Just before he left office, Donald Trump freed more than a dozen federal prisoners who had received sentences ranging from 15 years to life for growing, transporting or distributing marijuana.
Yet President Joe Biden, who during his campaign said “anyone who has a [marijuana] record should be let out of jail” and promised to “broadly use his clemency power for certain non-violent and drug crimes,” is suddenly reticent about following Trump’s example.
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While Biden has come a long way since his days as an ardent drug warrior who bragged about the draconian sentences he helped enact, he still has not caught up with most Americans on marijuana policy. According to a recent Quinnipiac University poll, 69% of Americans, including 78% of Democrats and 62% of Republicans, support legalization.
Biden — unlike most of the Democrats he beat for his party’s 2020 presidential nomination, including his vice president — opposes repealing the federal marijuana ban, a position that puts him in the minority even within his age group. Instead he wants to decriminalize low-level possession, an idea that was at the cutting edge of marijuana reform in the 1970s.
Since the Justice Department rarely prosecutes marijuana users, Biden’s proposal would have little impact at the federal level. And it would do nothing to address the untenable conflict between the Controlled Substances Act and the laws that allow medical or recreational use of marijuana in 36 states.
House Judiciary Committee Chairman Jerrold Nadler (D–N.Y.) plans to reintroduce a legalization bill that was approved by the House of Representatives in December but was never considered by the Senate. Senate Majority Leader Chuck Schumer (D–N.Y.) says his chamber likewise will soon consider legislation that would “end the federal prohibition on marijuana.”
When New York Post reporter Steven Nelson asked White House Press Secretary Jen Psaki during a press briefing last month whether Biden would sign such a bill, she reiterated his support for reclassifying marijuana “so researchers can study its positive and negative impacts,” for allowing medical use, for letting states legalize recreational use and for “decriminalizing marijuana use and automatically expunging any prior criminal records.” Pressed to explicitly say whether Biden would sign a legalization bill, Psaki replied, “I just have outlined what his position is, which isn’t the same as what the House and Senate have proposed.”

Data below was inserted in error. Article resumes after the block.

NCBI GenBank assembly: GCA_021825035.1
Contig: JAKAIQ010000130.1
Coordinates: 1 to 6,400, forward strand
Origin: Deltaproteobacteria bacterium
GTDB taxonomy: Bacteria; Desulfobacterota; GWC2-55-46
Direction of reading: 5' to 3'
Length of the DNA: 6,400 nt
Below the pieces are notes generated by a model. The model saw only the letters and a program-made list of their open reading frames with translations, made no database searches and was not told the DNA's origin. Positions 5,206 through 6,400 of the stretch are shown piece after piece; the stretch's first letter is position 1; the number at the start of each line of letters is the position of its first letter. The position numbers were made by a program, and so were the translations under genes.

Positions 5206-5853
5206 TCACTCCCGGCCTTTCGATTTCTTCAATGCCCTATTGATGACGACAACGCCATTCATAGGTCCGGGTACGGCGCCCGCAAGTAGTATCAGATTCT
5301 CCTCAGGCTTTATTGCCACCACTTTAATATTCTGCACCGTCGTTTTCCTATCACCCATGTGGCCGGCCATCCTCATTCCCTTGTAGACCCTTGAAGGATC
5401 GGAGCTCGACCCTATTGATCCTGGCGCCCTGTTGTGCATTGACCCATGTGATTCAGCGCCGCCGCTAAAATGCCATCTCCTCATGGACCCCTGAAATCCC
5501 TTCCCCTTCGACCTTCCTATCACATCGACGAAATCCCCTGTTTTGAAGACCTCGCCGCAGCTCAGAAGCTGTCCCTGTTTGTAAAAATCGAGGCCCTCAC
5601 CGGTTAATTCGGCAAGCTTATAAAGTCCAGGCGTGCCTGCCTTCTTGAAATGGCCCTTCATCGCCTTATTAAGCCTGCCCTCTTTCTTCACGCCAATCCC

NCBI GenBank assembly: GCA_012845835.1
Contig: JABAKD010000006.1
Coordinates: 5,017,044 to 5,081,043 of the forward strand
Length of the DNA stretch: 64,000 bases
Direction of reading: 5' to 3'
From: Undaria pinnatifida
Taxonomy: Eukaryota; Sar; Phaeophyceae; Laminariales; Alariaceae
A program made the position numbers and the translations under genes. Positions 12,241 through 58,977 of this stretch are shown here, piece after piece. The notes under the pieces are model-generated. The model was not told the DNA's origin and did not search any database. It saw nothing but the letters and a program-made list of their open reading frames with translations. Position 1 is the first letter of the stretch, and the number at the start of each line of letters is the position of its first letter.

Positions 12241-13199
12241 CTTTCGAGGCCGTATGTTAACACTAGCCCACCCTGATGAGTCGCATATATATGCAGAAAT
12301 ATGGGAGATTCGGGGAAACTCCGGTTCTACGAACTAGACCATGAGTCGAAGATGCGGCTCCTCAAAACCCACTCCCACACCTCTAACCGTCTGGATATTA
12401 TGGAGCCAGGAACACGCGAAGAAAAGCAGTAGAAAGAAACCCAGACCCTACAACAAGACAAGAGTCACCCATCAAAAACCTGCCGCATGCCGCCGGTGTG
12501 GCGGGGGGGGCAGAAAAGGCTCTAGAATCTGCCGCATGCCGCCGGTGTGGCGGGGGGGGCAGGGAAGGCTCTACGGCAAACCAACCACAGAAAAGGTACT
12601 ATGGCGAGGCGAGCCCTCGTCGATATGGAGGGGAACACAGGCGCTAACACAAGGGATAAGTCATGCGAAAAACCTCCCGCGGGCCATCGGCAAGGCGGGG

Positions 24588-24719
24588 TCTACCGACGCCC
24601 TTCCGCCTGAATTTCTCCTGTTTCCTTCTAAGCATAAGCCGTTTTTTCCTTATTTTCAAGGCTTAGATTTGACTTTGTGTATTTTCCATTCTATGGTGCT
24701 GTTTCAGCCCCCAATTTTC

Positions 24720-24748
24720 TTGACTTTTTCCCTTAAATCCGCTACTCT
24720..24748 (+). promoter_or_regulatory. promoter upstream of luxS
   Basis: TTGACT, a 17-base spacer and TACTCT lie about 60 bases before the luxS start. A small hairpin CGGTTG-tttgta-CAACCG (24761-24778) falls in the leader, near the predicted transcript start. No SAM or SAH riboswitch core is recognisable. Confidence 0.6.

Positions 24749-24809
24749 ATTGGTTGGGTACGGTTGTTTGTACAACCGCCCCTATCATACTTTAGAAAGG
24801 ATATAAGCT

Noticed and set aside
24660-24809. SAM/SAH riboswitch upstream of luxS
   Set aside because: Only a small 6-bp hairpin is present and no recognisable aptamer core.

Unlike legalization, freeing marijuana prisoners would not require an act of Congress, and it is consistent with what Biden said on the campaign trail. His promises created a reasonable expectation that he would show mercy for marijuana offenders who continue to languish in federal prison, such as Ismael Lira and Pedro Moreno, who are serving life sentences for distributing cannabis from Mexico.
As Corvain Cooper, one of the marijuana lifers freed by Trump, told Nelson, “No one should be serving a long prison sentence over marijuana when states and big corporations are making billions of dollars off of this plant.” Yet when Nelson asked Psaki about clemency, she irrelevantly cited Biden’s support for moving marijuana from Schedule I of the Controlled Substances Act to Schedule II.
Nelson tried again the next day, noting that Biden bears personal responsibility for the lengthy sentences imposed on people for peaceful activities that are now legal in most states, including at least 17 that already or soon will allow recreational sales. “Will President Biden honor his commitment to release everyone imprisoned for marijuana?” he asked.
Psaki did not deny that Biden had made that promise. But she brought up “rescheduling” again and claimed she did not know the answer because it depends on arcane legal knowledge.
“What you’re asking me is a legal question,” Psaki said. “I’d point you to the Department of Justice.”
The “legal question” is not complicated. Biden’s commitment to “broadly use his clemency power” has nothing to do with rescheduling marijuana, and he could begin delivering on it today if he were so inclined. Psaki’s obfuscation suggests it is not a high priority.
Jacob Sullum is a senior editor at Reason magazine.
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